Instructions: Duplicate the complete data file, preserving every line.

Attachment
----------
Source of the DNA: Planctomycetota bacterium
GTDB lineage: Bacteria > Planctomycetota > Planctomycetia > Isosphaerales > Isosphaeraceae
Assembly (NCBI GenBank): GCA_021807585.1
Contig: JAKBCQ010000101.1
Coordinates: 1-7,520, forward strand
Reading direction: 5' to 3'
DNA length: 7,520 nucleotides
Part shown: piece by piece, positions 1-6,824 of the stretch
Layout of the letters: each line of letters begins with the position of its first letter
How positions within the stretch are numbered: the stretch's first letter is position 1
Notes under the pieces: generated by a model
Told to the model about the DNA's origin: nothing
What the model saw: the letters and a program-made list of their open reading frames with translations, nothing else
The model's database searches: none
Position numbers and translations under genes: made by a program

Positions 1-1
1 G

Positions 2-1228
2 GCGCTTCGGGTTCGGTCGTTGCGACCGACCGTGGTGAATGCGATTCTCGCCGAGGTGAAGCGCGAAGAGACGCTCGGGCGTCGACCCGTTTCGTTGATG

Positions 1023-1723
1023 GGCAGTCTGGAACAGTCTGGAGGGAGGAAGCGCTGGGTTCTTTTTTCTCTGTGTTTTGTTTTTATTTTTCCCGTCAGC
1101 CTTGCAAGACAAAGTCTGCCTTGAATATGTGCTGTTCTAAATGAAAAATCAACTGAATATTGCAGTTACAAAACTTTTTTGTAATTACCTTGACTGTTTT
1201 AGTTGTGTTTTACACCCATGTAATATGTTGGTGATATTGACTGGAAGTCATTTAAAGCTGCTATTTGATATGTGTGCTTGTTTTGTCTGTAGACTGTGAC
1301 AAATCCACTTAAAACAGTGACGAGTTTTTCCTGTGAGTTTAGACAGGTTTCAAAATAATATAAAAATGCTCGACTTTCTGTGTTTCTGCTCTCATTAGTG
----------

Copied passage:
Source of the DNA: Planctomycetota bacterium
GTDB lineage: Bacteria > Planctomycetota > Planctomycetia > Isosphaerales > Isosphaeraceae
Assembly (NCBI GenBank): GCA_021807585.1
Contig: JAKBCQ010000101.1
Coordinates: 1-7,520, forward strand
Reading direction: 5' to 3'
DNA length: 7,520 nucleotides
Part shown: piece by piece, positions 1-6,824 of the stretch
Layout of the letters: each line of letters begins with the position of its first letter
How positions within the stretch are numbered: the stretch's first letter is position 1
Notes under the pieces: generated by a model
Told to the model about the DNA's origin: nothing
What the model saw: the letters and a program-made list of their open reading frames with translations, nothing else
The model's database searches: none
Position numbers and translations under genes: made by a program

Positions 1-1
1 G

Positions 2-1228
2 GCGCTTCGGGTTCGGTCGTTGCGACCGACCGTGGTGAATGCGATTCTCGCCGAGGTGAAGCGCGAAGAGACGCTCGGGCGTCGACCCGTTTCGTTGATG

Positions 1023-1723
1023 GGCAGTCTGGAACAGTCTGGAGGGAGGAAGCGCTGGGTTCTTTTTTCTCTGTGTTTTGTTTTTATTTTTCCCGTCAGC
1101 CTTGCAAGACAAAGTCTGCCTTGAATATGTGCTGTTCTAAATGAAAAATCAACTGAATATTGCAGTTACAAAACTTTTTTGTAATTACCTTGACTGTTTT
1201 AGTTGTGTTTTACACCCATGTAATATGTTGGTGATATTGACTGGAAGTCATTTAAAGCTGCTATTTGATATGTGTGCTTGTTTTGTCTGTAGACTGTGAC
1301 AAATCCACTTAAAACAGTGACGAGTTTTTCCTGTGAGTTTAGACAGGTTTCAAAATAATATAAAAATGCTCGACTTTCTGTGTTTCTGCTCTCATTAGTG